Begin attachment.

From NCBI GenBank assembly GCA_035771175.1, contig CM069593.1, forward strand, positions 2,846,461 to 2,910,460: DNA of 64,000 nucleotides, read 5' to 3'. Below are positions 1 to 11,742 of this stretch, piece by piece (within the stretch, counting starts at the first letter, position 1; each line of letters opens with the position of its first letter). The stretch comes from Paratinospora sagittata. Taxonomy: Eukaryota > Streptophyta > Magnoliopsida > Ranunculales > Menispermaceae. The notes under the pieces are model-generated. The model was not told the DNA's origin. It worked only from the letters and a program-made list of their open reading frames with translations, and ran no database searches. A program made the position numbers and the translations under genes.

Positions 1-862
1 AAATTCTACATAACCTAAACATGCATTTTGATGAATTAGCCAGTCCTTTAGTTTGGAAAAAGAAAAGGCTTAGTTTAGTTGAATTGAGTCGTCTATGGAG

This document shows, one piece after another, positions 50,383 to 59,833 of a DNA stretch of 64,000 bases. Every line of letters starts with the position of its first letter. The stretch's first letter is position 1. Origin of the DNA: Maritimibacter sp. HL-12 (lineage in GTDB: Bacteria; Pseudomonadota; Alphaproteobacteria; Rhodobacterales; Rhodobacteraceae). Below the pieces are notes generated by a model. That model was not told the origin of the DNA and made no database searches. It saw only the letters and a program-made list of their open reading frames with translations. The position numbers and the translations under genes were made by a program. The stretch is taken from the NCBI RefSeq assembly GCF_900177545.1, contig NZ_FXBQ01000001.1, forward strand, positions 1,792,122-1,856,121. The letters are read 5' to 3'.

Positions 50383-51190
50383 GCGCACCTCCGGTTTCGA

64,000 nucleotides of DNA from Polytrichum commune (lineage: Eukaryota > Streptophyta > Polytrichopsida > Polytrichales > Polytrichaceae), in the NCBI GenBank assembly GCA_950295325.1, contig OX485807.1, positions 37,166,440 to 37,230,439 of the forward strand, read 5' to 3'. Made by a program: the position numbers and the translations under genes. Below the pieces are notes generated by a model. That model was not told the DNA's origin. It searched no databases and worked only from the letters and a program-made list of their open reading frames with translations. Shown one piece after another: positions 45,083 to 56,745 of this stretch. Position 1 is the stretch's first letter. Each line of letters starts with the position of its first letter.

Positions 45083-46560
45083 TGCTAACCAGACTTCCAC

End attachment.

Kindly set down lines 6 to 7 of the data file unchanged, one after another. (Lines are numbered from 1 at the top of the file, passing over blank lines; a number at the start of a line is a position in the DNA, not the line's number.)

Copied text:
50383 GCGCACCTCCGGTTTCGA

64,000 nucleotides of DNA from Polytrichum commune (lineage: Eukaryota > Streptophyta > Polytrichopsida > Polytrichales > Polytrichaceae), in the NCBI GenBank assembly GCA_950295325.1, contig OX485807.1, positions 37,166,440 to 37,230,439 of the forward strand, read 5' to 3'. Made by a program: the position numbers and the translations under genes. Below the pieces are notes generated by a model. That model was not told the DNA's origin. It searched no databases and worked only from the letters and a program-made list of their open reading frames with translations. Shown one piece after another: positions 45,083 to 56,745 of this stretch. Position 1 is the stretch's first letter. Each line of letters starts with the position of its first letter.